Taxation; Fairness; Tax policy
Since a society’s tax system is one of its most basic and essential social institutions, the justice or fairness of this tax system is an important subject for social and political theory, as well as for practical politics. In order to assess the fairness of any particular tax or the tax system as a whole, however, it is essential to consider the purpose of the tax and the tax system in general. While the most obvious purpose of most taxes is to raise revenue to finance public expenditures, taxes are also employed to regulate social and economic behaviour and to shape the distribution of economic resources. For this reason, the concept of tax fairness is necessarily pluralistic, depending on the particular purpose for which the tax is imposed. Where a tax is designed to affect the distribution of economic resources, principles of tax fairness dissolve into broader considerations of distributive justice which determine the manner in which economic resources are fairly distributed and the respective roles of taxes and transfer payments to achieve this distributive goal. Although conceptions of distributive justice differ significantly, widely shared and normatively defensible principles of distributive justice support progressive taxes on income and wealth transfers in order to moderate inequalities that would otherwise prevail in the distribution of income and wealth, as well as the opportunities that result from substantial inheritances.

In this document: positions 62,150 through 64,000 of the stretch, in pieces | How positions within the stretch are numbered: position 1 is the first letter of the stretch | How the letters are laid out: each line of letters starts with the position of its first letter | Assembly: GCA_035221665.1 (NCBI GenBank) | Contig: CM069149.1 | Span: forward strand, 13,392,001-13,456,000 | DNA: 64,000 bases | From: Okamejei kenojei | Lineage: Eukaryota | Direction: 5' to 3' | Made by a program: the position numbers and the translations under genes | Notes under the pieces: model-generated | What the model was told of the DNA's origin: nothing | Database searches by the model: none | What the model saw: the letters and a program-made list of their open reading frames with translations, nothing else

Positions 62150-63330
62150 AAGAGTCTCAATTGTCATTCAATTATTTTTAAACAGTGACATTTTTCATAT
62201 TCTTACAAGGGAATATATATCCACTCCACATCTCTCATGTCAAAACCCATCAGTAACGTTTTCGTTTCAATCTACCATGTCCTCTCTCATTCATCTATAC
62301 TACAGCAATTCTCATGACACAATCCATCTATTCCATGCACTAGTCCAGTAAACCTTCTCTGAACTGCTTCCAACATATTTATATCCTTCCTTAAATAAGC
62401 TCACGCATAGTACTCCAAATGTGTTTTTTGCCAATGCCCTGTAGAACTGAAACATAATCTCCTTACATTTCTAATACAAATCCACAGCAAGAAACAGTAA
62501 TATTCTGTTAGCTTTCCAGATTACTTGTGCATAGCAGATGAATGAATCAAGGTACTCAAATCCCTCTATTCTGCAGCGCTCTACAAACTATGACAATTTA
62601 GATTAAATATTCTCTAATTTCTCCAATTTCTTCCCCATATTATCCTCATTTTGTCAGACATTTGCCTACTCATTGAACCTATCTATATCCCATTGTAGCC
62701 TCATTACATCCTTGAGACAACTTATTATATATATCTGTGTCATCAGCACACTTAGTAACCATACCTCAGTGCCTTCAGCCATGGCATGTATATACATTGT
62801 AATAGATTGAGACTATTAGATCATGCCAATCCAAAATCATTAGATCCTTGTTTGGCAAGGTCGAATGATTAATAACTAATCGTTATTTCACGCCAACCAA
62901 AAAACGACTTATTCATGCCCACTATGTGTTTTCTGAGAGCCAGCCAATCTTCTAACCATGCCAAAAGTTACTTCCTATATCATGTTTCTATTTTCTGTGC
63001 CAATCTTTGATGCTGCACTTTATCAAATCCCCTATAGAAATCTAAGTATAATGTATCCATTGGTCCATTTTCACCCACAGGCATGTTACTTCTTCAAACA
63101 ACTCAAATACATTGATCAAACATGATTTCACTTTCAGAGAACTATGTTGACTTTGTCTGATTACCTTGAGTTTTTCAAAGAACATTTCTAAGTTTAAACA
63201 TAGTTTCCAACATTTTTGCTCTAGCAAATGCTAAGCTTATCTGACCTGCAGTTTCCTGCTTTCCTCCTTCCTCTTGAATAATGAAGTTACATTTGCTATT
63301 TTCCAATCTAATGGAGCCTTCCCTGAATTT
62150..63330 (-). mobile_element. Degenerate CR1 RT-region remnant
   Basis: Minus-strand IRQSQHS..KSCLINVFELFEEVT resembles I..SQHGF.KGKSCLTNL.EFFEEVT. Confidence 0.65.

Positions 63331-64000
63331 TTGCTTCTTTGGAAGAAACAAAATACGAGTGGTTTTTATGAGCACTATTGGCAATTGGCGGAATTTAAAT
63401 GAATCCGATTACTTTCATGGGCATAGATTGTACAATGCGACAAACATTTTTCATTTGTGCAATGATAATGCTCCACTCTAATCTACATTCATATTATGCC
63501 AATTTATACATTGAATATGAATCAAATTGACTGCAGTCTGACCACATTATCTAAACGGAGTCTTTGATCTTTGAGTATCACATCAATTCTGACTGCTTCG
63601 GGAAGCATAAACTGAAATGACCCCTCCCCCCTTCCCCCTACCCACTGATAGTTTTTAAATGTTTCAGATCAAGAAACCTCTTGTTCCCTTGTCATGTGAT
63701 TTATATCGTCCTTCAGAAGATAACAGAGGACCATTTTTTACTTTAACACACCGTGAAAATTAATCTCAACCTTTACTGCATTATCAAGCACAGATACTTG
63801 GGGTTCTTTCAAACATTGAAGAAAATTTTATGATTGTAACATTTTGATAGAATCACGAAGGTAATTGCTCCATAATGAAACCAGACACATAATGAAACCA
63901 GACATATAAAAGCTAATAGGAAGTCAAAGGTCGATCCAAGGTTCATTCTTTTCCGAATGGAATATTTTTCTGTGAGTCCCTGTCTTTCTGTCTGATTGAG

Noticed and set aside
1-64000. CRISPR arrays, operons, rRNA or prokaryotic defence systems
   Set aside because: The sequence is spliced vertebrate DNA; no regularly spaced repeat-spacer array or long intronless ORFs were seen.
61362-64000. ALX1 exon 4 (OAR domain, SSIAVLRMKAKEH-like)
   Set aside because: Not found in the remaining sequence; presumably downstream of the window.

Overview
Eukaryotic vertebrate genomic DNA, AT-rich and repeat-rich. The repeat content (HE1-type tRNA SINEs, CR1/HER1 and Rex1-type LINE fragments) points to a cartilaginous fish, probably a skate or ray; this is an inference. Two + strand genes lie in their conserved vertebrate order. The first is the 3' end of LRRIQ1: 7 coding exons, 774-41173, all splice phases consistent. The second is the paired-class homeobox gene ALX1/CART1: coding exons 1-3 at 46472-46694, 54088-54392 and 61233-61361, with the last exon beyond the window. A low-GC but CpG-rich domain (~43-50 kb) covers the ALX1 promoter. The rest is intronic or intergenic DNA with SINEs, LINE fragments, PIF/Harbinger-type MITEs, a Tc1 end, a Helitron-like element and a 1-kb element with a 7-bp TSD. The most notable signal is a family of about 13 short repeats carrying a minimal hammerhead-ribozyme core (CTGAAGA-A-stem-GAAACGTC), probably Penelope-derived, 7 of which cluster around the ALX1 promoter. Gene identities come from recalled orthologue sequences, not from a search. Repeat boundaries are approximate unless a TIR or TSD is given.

David G Duff, Tax Fairness and the Tax Mix (Oxford: The Foundation for Law, Justice and Society, 2008).